The fallout of the Russia and Ukraine war has just helped tip two of world’s poorest countries into full-blown crises, and the list of those at risk – and the queue at the International Monetary Fund’s door – will only get longer from here.
They may be far from the fighting in Ukraine, but a mass resignation of Sri Lanka’s cabinet last week and drastic manoeuvres by Pakistan’s Prime Minister Imran Khan to avoid his removal, show how far the economic impact spreads.
Both Sri Lanka and Pakistan have seen their long-festering public disquiet about economic mismanagement come to a head, but there is a double-digit list of other countries also in the danger zone.
A handful were already on the brink of debt crises in the wake of the Covid pandemic, the war’s resulting surge in energy and food prices, however, have undoubtedly made things worse.
Finance chiefs of G20 major economies already warned that wealthy nations must improve their floundering flagship debt relief initiative or face a spate of debt crises in the developing world.
As the pandemic battered global economies, the Group of 20 leading economies launched measures, including a temporary debt service suspension for poor countries to provide breathing room, as well as the Common Framework – a debt restructuring scheme for long-term relief.
The Debt Service Suspension Initiative (DSSI) has now expired. Meanwhile, having signed up for the Common Framework a year ago, Zambia, Ethiopia and Chad have yet to receive relief.
Their uncertain fate, coupled with the fear of being punished by the market, have led other governments to steer clear of the Common Framework.
Turkey, Tunisia, Egypt, Ghana, Kenya and others that also import the majority of their oil and gas as well as basic foodstuffs, such as wheat and corn, which have all soared between 25 percent and 40 percent this year, have also been facing heavy pressure.
Mounting costs of imports and subsidies for those everyday essentials had already convinced Cairo to devalue its currency 15 percent and seek IMF help in recent weeks. Tunisia and a long-resistant Sri Lanka have asked for assistance too.
Ghana, still reluctant to approach the Fund, meanwhile is seeing its currency slide, while Pakistan, a country already with 22 IMF programmes to its name, is almost certain to need more having now sunk into turmoil again.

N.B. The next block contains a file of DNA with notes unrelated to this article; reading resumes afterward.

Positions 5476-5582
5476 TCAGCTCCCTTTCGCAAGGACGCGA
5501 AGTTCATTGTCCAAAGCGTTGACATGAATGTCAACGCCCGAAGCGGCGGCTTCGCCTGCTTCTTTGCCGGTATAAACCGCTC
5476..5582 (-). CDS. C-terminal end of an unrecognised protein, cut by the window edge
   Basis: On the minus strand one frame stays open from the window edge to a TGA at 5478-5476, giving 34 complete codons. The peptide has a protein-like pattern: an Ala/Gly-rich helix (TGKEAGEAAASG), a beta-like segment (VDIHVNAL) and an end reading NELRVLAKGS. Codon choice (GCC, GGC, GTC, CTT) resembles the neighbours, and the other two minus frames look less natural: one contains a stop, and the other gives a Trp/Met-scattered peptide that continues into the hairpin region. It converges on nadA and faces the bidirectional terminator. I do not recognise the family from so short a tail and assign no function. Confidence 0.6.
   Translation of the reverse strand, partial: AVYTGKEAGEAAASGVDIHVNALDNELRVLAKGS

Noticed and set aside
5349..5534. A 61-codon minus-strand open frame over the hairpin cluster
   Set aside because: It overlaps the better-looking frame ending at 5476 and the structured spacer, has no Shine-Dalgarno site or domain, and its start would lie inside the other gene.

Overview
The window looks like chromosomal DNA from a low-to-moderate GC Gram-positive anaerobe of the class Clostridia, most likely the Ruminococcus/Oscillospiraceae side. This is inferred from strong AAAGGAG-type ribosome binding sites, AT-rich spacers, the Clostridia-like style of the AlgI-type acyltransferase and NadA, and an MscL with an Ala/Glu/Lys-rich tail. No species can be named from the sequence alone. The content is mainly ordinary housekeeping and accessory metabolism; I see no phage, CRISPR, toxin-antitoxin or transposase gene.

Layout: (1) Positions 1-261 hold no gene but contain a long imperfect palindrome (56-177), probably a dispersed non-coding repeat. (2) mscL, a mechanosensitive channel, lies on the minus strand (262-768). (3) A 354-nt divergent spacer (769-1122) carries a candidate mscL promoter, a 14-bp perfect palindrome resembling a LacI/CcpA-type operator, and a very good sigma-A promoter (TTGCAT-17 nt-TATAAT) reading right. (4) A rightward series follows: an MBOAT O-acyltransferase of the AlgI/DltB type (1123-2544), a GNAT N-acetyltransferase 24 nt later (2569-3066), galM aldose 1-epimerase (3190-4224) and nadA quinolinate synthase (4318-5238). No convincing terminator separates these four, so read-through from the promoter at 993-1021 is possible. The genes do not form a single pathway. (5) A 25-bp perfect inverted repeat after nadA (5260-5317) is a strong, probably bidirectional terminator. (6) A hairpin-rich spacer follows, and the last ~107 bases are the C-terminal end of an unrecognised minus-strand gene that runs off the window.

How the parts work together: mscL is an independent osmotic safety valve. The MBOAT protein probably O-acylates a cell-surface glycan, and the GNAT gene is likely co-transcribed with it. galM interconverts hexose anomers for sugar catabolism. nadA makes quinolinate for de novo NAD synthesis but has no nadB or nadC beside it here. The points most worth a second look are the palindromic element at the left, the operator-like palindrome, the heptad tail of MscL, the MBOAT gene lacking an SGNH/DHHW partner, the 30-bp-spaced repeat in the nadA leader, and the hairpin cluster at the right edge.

“This energy shock is certainly contributing to the political uncertainty in Sri Lanka and Pakistan,” said Renaissance Capital’s chief economist Charlie Robertson, flagging it as a key factor for both Egypt and Ghana too.
“It wouldn’t surprise me if more countries were impacted,” he added, citing Jordan as well and Morocco where a relatively sizable middle class makes it sensitive to political change.
IMF Managing Director Kristalina Georgieva has given a stark warning that “war in Ukraine means hunger in Africa”.
The IMF’s sister organisation, the World Bank, has also said a dozen of the world’s poorest countries may now default over the next year, which would be “the largest spate of debt crises in developing economies in a generation”.
Overindebted “frontier’ economies”, as the least developed group of countries are referred to, now owe $3.5 trillion — some $500 billion above pre-pandemic levels, the Institute of International Finance (IIF) estimates.
Pakistan and Sri Lanka already spent the equivalent of 3.4 percent and 2.2 percent of their respective GDP’s on energy before the pandemic. In Turkey the figure was an even larger 6.5 percent, and with oil prices having been above $100 a barrel for months now, the pressures are getting worse.
Every additional $10 spent on a barrel of oil adds 0.3 percent to Turkey’s current account deficit, according to the IIF. For Lebanon it is 1.3 percent, while rating agency Fitch estimates that the cost of electricity subsidies in Tunisia could surge to over 1.8% of its GDP this year from 0.8 percent. Food prices are a biting problem too. They were already rising as countries emerged from lockdowns, exacerbated in some regions by droughts.
With Ukraine and Russia accounting for 29 percent of the world’s wheat exports and 19 percent of maize shipments, prices of these have gone up another 25 percent-30 percent this year.
Egypt buys over 60 percent of its wheat overseas, four-fifths from Russia and Ukraine. After devaluing its currency and approaching the IMF, President Abdel Fattah al-Sisi’s government has also just fixed bread prices to contain runaway food costs.
“For many countries these (energy and food price) rises will have repercussions for budgets, for subsidies and for political and social stability.” said Viktor Szabo, an emerging market portfolio manager at abrdn in London.
“If you don’t control prices you can have unrest, just think back to the Arab Spring and the role of food prices there.”
With global borrowing costs also now rising rapidly as major central banks start to raise interest rates, Max Castle, a fixed income portfolio manager at Mediolanum Irish Operations said several emerging markets commodity importers may have little choice but seek help.
“It is the right situation for the IMF to intervene supporting the more vulnerable countries – particularly the ones with a current account deficit,” he said.